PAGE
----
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East and Southern African Regional Root Crop Network (ESARRN) / Phase I Terminal Report

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dc.contributor.author International Institute of Tropical Agriculture (IITA)
dc.date.accessioned 2012-08-15T19:31:46Z
dc.date.available 2012-08-15T19:31:46Z
dc.date.issued 1992-09
dc.identifier.uri http://hdl.handle.net/10625/50098
dc.description Appendices included en
dc.description.abstract The International Institute of Tropical Agriculture (IITA) provided technical assistance at the onset of the project and later the International Potato Centre (CIP) and the International Institute of Biological Control (IIBC) all provided technical backstopping to the East and Southern Africa Root Crops Research Network (ESARRN). All collaborating national programs made efforts to fulfil the objectives of the network; namely: Angola, Burundi, Ethiopia, Kenya, Madagascar, Malawi, Mozambique, Rwanda, Sudan, Tanzania, Uganda, Zambia, and Zimbabwe. These objectives were also those of the respective programs. Phase I of the project was executed from June 1987 to September 1992. This document presents the summary of what the network achieved. Three hybridization centres have been established for the purpose of superior population improvement. Three centers, Malawi, Rwanda and Zambia have produced new populations which are having impact on raising yield performance and enhancing other important agronomic traits. These centres will continue to generate new types adapted to the various agro-ecologies of the region. Multiplication and distribution systems are being rap}dly adapted and attracting support from NGO's and other development agencies. This intervention is assisting the delivery of healthy planting materials of improved root crop varieties to farmers. A post harvest development facility has been established in Malawi to investigate improved drying systems which are now at on-farm testing stage. Village level processing constraints are being monitored and interventions developed to address them. Trained manpower in the region has been greatly improved as compared to the situation before the network started. Several hundred technicians and some researchers have been trained. They have also advanced professionally and improved their skills. They now freely exchange scientific and technical ideas among themselves and interact with each other at regular intervals through seminars, meetings, workshops and exchange visits. The overall thrust of transferring technology to NARS and then to farmers through a network of partnerships with extension and adaptive research teams in the national ministries of agriculture, farmers' groups and other NGOs is progressively bearing fruits in many programs. The network's steady success to date is so encouraging that other groups now seek to emulate its strategy. en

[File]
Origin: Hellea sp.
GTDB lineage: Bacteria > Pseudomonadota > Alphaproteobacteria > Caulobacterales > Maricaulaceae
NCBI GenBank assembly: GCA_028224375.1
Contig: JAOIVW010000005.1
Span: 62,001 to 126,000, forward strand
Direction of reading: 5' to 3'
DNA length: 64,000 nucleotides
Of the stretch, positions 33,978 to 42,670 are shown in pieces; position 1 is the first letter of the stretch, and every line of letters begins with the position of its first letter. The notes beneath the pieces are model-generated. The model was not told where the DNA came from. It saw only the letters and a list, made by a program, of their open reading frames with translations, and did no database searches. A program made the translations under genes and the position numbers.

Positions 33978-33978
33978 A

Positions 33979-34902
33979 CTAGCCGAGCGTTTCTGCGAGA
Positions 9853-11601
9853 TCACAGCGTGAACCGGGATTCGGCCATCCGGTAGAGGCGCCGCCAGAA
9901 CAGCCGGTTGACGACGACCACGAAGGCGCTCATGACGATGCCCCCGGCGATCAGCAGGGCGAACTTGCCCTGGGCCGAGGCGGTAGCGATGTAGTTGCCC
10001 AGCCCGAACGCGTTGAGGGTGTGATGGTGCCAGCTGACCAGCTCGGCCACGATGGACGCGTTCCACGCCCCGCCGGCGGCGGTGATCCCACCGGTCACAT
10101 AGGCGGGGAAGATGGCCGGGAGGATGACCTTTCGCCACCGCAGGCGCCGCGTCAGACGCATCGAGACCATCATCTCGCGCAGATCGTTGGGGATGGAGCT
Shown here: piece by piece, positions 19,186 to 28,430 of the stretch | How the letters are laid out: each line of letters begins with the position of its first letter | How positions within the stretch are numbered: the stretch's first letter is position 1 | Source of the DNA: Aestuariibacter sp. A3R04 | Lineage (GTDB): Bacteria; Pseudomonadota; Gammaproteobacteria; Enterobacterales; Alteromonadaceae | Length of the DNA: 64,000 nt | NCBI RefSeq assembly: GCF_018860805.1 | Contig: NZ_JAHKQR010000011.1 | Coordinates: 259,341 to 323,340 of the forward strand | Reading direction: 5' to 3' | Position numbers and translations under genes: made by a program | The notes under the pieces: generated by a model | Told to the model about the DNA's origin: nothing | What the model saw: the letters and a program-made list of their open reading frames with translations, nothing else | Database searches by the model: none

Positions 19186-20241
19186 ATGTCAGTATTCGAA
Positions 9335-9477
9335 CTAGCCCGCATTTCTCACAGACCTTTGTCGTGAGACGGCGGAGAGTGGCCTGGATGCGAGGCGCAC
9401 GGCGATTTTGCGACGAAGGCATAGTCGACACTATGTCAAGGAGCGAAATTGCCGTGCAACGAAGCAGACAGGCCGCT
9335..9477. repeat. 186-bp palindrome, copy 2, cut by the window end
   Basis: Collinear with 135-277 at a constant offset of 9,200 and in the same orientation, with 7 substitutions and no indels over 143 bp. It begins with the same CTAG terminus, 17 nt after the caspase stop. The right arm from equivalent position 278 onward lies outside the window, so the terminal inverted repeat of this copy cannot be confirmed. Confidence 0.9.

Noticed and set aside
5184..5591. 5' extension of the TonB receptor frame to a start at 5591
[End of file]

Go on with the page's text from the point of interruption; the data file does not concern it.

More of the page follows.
dc.format Text en
dc.format.extent 1 digital file (79 p. : ill.) en
dc.format.mimetype application/pdf
dc.language.iso en
dc.subject EASTERN AFRICA en
dc.subject SOUTHERN AFRICA en
dc.subject ROOT CROPS en
dc.subject FOOD SECURITY en
dc.subject PLANT BREEDING en
dc.subject TRAINING PROGRAMMES en
dc.subject AGRICULTURAL PRODUCTIVITY en
dc.subject TECHNOLOGY TRANSFER en
dc.subject RESEARCH NETWORKS en
dc.subject INSTITUTION BUILDING en
dc.subject CASSAVA en
dc.subject SWEET POTATOES en
dc.title East and Southern African Regional Root Crop Network (ESARRN) / Phase I Terminal Report en
dc.type IDRC Final Report en
idrc.project.number 890109
idrc.project.title Root-Crop Network (Eastern and Southern Africa) - Phase II en
idrc.dspace.access IDRC Only en
idrc.rims.adhocgroup IDRC SUPPORTED en


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